However, pro-abolition objects such as Wedgwood’s medallions, as well as practical ceramics such as teapots, dishes, and even sugar bowls (particularly potent objects, given the widespread use of enslaved workers on sugar plantations), were all produced in the late-eighteenth and early nineteenth centuries. These politically-charged accessories proved widely popular and certainly played a role in disseminating and promoting anti-slavery principles into households across the UK and also in the US.
Art did not cease to address the issue of slavery after its legal abolition. A painting by Bristol-based artist Alexander Rippingale in honor of the 1834 abolition of slavery within the British Empire was made into a popular print showing a group of newly-freed former slaves celebrating their emancipation. A copy of an ‘emancipation notice’ affixed to a palm tree in the background, and a large book, probably a Bible, in the left foreground, convey the two forces that converged to achieve abolition –practical political action driven by the moral and spiritual convictions of its supporters.
Britain’s abolition of slavery did not include an embargo on goods produced by slave-labor, meaning that British tradespeople and consumers continued to purchase cotton, sugar, tobacco and other products from the slave-holding United States and its territories, and British artists and activists continued to campaign against slavery and the slave trade.
In the early 1850s, the British painter Eyre Crowe and William Makepeace Thackeray (already famous as the author of Vanity Fair) travelled to the United States to document what they saw of the slave economy. At least one sketch by Eyre Crowe, of a slave sale in Charleston, South Carolina, was also reproduced and sold as a print.
Joseph M.W. Turner’s painting The Slave Ship, originally entitled Slavers Throwing Overboard the Dead and Dying—Typhon Coming On, is perhaps the most famous British artwork related to the history of abolition. Although painted in 1840, The Slave Ship represents an atrocity which took place in 1780, on board a British slave trading ship, the Zong. When drinking water ran short at least 130 Africans, en route to enslavement in the Caribbean, were thrown overboard. Some had already died, because of the short supplies and because of illnesses resulting from the horrific, overcrowded conditions on board, but many were still alive when thrown into the sea.
The incident was well-documented and widely known because of a series of legal arguments which followed, most of which turned, ultimately, on whether the murdered Africans qualified as human beings or as property. The massacre became public when the owners of the ship demanded payment from their insurers for the financial loss of the enslaved ‘cargo’. A second legal case ensued when the abolitionist and freedman Oludah Equiano brought the case to the attention of his ally, the activist-lawyer Granville Sharpe, who sought unsuccessfully to have the ship’s captain and crew charged with murder.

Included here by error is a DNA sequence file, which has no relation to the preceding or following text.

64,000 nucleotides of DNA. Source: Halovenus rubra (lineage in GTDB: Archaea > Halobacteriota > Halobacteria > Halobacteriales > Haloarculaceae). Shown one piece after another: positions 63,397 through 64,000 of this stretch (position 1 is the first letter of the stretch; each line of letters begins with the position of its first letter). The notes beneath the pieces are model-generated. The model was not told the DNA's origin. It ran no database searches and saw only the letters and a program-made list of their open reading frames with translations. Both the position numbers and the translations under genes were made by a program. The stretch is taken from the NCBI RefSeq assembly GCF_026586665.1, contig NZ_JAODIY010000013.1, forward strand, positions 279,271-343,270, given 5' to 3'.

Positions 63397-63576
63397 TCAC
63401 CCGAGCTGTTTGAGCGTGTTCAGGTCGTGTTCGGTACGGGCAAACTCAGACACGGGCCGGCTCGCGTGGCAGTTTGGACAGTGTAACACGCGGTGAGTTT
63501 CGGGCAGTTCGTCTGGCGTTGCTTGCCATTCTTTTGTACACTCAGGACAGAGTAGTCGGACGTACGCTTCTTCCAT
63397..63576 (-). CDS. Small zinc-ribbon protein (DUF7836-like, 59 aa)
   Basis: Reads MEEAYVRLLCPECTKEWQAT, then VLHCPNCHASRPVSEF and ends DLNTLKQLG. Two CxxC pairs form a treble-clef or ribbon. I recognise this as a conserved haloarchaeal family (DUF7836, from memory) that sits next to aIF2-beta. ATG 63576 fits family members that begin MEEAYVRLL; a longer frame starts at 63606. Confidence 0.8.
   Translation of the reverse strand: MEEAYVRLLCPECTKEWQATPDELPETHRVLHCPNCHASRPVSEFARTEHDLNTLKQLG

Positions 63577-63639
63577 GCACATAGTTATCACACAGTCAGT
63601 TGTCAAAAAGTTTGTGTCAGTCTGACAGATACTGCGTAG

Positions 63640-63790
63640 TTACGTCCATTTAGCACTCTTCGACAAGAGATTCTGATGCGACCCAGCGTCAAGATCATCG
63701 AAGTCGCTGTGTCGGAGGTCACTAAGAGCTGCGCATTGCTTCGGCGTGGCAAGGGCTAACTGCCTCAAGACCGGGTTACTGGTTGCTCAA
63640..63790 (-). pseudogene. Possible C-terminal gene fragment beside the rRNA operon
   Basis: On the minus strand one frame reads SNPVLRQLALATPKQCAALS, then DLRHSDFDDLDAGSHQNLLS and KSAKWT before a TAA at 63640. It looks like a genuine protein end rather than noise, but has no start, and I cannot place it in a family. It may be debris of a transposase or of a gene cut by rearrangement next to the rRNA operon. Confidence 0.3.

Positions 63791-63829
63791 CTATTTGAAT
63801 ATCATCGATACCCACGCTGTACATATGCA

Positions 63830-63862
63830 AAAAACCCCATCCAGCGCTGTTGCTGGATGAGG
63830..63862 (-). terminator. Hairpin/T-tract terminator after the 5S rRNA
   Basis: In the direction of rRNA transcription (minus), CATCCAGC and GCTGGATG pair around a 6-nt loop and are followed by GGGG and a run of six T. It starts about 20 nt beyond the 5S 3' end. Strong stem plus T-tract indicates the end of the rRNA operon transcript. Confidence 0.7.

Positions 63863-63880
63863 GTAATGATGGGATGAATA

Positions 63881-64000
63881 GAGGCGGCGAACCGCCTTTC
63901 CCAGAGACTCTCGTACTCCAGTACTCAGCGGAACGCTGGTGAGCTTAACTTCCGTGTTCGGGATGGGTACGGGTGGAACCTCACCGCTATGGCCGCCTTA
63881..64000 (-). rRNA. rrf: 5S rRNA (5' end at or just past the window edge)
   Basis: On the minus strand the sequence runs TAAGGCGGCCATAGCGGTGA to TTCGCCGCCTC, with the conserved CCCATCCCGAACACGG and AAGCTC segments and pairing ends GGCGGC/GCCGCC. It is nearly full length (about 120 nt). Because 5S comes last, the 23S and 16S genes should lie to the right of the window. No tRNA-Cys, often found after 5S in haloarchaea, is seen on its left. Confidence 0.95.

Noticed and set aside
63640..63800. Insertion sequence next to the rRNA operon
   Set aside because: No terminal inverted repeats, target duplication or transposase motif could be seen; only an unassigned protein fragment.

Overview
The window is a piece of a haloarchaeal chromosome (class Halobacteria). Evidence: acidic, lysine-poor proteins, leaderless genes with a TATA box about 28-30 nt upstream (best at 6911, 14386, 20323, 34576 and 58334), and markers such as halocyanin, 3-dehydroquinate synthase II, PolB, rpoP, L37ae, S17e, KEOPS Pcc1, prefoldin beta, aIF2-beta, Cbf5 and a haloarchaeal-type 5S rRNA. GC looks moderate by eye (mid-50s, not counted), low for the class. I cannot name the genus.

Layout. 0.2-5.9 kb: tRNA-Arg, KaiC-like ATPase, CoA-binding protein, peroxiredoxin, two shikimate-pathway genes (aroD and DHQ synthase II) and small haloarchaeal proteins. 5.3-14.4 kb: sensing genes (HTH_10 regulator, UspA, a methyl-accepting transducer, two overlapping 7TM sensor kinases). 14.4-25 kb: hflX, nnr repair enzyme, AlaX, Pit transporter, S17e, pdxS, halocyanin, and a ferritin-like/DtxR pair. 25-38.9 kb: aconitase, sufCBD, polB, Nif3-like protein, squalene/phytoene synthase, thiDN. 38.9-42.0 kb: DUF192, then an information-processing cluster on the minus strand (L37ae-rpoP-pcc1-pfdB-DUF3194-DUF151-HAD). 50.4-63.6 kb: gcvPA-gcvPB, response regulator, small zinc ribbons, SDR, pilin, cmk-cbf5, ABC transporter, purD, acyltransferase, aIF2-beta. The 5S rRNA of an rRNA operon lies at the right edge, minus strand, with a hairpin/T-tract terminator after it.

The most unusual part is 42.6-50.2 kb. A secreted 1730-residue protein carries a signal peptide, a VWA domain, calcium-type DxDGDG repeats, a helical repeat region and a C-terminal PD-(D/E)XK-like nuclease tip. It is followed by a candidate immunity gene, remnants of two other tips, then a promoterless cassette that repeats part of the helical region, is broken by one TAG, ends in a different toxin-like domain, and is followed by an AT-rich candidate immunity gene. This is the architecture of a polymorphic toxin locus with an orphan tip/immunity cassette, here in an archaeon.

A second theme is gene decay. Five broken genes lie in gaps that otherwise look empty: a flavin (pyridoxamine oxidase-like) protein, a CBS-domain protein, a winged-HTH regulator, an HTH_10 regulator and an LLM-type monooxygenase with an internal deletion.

Turner’s image, in contrast to the cold, dispassionate language of legal argument, is immediately shocking. An apocalyptically colored sky, and a sea painted in sickly greys and browns evoke the horror of the scene, where the reaching hands of the drowning people just barely emerge from the tossing waves. The image has since been criticized for its focus on the atmospheric effects of light and water over the realities of the atrocity it depicts, but it remains a powerful image, evocative of two sides of the history of slavery: its real horrors, and the role of art in documenting and protesting against it.
An exhibition at the New York Public Library, Subversion and the Art of Slavery Abolition, delves more deeply into this history. Though Black History Month is drawing to its close, Black history itself is an important subject at all times of the year, and the exhibition will remain available online for the foreseeable future. Like so many cultural institutions, the library has been compelled by the ongoing crisis to close its doors to the public for the present, but its resources, including paintings and engravings, as well as documents, remain safe, and accessible. They are not the kind of cultural property argued over in the courts of international law, but they are no less valuable. Without them, the role of art in this part of history would be forever obscured.
 Barnes, Alan, and Stephen Leach. “”Two Girls with Their Black Servant” by Joseph Wright of Derby (1734–1797) and the Slavery Debate.” The British Art Journal 17, no. 3 (2017): 51-54.
See also Washington and Lee University Museum’s Breaking the Chains: Ceramics and the Abolition Movement. https://exhibits-museums.omeka.wlu.edu/exhibits/show/breaking-the-chains/are-these-objects-racist